United Kingdom backs out of Unitary Patent

Since the Brexit referendum of June 2016, there has been an extensive debate within the field of Intellectual Property whether the United Kingdom could still participate in the Unitary Patent post-Brexit, as the Unitary Patent would always be subject to EU law on many levels.

Suprisingly, under Theresa May, the UK ratified the Unitary Patent Court Agreement (UPCA) in April of 2018; an important step towards participation. However, the administration of Boris Johnson has now clarified that the UK will not be participating in the Unitary Patent.

A spokesman of the UK Government told IP Magazine IAM earlier this week:

"I can confirm that the UK will not be seeking involvement in the UP/UPC system. Participating in a court that applies EU law and bound by the CJEU is inconsistent with our aims of becoming an independent self-governing nation. [...] Although the previous government led by Theresa May committed the UK to UPC membership, the new government under Boris Johnson has made clear time and again that it envisages a far looser relationship with the EU post-Brexit. As a consequence, it has taken a much harder line on CJEU jurisdiction. Basically, it does not want any in any form."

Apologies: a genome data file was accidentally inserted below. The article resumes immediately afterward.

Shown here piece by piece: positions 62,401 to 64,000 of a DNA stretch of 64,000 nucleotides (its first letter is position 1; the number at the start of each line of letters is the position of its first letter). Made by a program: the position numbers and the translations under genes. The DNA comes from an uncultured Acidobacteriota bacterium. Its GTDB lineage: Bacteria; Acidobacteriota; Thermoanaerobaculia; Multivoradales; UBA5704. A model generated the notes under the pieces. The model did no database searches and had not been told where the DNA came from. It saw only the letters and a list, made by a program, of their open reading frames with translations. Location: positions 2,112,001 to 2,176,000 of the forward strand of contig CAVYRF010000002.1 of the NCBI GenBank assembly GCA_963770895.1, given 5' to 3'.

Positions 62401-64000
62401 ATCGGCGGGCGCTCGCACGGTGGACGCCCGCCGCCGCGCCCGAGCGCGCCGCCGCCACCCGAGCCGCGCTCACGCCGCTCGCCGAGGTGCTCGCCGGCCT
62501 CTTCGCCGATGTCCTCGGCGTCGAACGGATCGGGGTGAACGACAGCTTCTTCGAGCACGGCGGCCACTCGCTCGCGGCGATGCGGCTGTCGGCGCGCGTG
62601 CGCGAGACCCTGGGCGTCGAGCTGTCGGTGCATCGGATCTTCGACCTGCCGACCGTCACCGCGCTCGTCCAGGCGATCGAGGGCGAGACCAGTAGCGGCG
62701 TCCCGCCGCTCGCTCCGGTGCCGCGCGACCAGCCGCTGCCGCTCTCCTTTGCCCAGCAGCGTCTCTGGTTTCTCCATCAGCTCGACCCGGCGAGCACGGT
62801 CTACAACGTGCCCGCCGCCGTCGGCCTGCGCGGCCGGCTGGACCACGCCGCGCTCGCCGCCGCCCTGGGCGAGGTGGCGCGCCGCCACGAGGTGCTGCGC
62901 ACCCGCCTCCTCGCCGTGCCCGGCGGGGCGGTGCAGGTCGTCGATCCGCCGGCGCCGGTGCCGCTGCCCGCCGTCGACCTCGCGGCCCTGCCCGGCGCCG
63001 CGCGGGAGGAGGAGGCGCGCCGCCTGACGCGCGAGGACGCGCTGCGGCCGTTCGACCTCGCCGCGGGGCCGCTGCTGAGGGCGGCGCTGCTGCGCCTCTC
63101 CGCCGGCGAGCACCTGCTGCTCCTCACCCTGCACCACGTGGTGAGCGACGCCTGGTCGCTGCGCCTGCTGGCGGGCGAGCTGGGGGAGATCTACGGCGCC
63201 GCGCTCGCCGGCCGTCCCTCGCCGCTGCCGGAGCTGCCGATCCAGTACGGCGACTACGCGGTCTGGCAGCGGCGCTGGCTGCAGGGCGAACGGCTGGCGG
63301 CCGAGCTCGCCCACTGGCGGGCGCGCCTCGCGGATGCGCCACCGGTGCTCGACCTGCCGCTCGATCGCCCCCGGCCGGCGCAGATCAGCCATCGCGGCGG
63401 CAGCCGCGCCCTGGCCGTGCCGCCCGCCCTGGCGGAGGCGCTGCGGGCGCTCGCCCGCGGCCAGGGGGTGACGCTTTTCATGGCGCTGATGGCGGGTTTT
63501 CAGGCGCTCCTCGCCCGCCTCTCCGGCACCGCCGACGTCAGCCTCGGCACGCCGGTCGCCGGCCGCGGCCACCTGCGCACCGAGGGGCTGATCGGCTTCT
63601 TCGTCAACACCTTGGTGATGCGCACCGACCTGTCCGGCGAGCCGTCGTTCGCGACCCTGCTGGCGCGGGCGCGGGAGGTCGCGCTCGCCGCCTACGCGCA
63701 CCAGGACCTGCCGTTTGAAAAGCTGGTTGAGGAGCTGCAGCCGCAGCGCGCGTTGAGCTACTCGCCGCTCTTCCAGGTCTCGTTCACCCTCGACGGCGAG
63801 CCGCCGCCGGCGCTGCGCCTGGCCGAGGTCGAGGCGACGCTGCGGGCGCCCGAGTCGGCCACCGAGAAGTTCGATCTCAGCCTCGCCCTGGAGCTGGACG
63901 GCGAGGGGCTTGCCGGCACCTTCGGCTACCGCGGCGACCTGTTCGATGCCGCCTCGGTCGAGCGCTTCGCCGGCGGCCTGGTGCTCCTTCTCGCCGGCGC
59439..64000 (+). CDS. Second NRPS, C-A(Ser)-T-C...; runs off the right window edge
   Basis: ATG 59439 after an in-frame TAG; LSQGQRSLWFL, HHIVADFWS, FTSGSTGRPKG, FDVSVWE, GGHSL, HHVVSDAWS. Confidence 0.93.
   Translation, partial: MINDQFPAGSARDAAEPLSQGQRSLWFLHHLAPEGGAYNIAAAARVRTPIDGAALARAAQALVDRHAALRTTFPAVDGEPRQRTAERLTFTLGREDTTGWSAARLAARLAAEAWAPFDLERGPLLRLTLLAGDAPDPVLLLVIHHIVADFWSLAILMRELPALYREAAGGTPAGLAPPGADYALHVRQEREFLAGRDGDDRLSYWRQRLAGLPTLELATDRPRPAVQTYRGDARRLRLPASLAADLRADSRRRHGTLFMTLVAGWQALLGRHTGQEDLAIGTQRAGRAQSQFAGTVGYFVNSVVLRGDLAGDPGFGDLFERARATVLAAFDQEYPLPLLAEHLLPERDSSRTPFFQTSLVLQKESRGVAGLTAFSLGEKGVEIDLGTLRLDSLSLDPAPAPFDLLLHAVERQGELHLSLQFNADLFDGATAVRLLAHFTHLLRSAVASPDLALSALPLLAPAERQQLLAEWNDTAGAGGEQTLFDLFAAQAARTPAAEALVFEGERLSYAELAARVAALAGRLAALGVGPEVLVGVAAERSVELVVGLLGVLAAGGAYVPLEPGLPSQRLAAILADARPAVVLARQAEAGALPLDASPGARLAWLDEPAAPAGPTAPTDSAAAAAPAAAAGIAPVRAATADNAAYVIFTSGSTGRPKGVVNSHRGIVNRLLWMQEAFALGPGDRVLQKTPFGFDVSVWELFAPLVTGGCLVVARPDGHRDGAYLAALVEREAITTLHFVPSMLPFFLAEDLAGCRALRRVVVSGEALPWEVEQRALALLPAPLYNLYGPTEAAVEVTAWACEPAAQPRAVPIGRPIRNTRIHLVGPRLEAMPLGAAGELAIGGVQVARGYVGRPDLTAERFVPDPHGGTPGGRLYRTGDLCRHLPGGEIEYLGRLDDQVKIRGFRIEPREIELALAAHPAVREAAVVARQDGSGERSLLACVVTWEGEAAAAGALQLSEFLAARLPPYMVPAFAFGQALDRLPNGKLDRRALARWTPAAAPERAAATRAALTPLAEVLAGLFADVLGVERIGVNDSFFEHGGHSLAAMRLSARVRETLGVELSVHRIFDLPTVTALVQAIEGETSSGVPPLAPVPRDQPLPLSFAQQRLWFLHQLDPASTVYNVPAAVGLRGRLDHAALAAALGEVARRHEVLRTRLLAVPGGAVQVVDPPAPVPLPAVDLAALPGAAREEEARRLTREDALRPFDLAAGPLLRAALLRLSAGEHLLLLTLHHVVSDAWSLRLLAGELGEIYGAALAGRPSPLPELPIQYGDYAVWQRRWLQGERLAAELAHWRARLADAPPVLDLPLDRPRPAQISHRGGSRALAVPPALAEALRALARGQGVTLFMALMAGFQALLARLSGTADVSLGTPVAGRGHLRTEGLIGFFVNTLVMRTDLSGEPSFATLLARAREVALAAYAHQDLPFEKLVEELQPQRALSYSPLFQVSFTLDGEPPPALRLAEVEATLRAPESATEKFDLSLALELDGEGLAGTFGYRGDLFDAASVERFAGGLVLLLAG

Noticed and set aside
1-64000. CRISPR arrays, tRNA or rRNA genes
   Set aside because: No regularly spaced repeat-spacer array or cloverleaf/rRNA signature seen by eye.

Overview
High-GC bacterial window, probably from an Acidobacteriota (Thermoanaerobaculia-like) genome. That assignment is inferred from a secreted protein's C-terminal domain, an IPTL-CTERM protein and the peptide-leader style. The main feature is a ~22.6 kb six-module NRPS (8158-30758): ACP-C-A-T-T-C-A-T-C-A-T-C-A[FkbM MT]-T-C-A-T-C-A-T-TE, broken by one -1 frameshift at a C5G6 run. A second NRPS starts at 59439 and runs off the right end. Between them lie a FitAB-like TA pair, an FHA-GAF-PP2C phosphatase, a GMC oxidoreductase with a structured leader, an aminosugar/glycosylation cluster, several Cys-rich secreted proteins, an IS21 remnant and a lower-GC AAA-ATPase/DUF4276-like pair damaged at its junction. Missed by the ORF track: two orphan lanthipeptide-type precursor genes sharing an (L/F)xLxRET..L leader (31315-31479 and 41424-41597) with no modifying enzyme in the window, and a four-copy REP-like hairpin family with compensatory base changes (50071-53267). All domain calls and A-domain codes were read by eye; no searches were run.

In view of the above, the debate on how to change the agreement to allow for post-Brexit participation are no longer relevant. The only remaining obstacle for the Unitary Patent seems to be the pending constitutional complaints in Germany. The first ruling of the German Federal Constitutional Court is expected in the course of this year.

The backing out of the UK of the Unitary Patent and the related agreements does not have any consequences for pending European patents which are validated in the UK. These will remain in force in the UK. Moreover, new European patents can still be validated in the UK via the old 'bundle system', even after the transitional period of the Brexit.

The Unitary Patent may become less attractive without the UK. After the Unitary Patent Court Agreement has entered into force, applicants with an interest in the UK will have the following options:

  • validation of the European patent under the current system with validation in a selection of member states, including the UK;
  • a mix of the current system and the Unitary system, in which the European patent, in addition to the Unitary effect, is validated separately in the UK; or
  • a direct UK national filing.

Houd onze website in de gaten voor de laatste ontwikkelingen omtrent het Unitair octrooi en de Brexit. Zie ook ons dossier over dit onderwerp. Heeft u nog vragen? Neem dan contact op met één van onze adviseurs.

Please check our website to keep up to date with the latest developments regarding the Unitary patent. Please also check our file on this subject. If you have any questions, please do not hesitate to contact one of our advisors.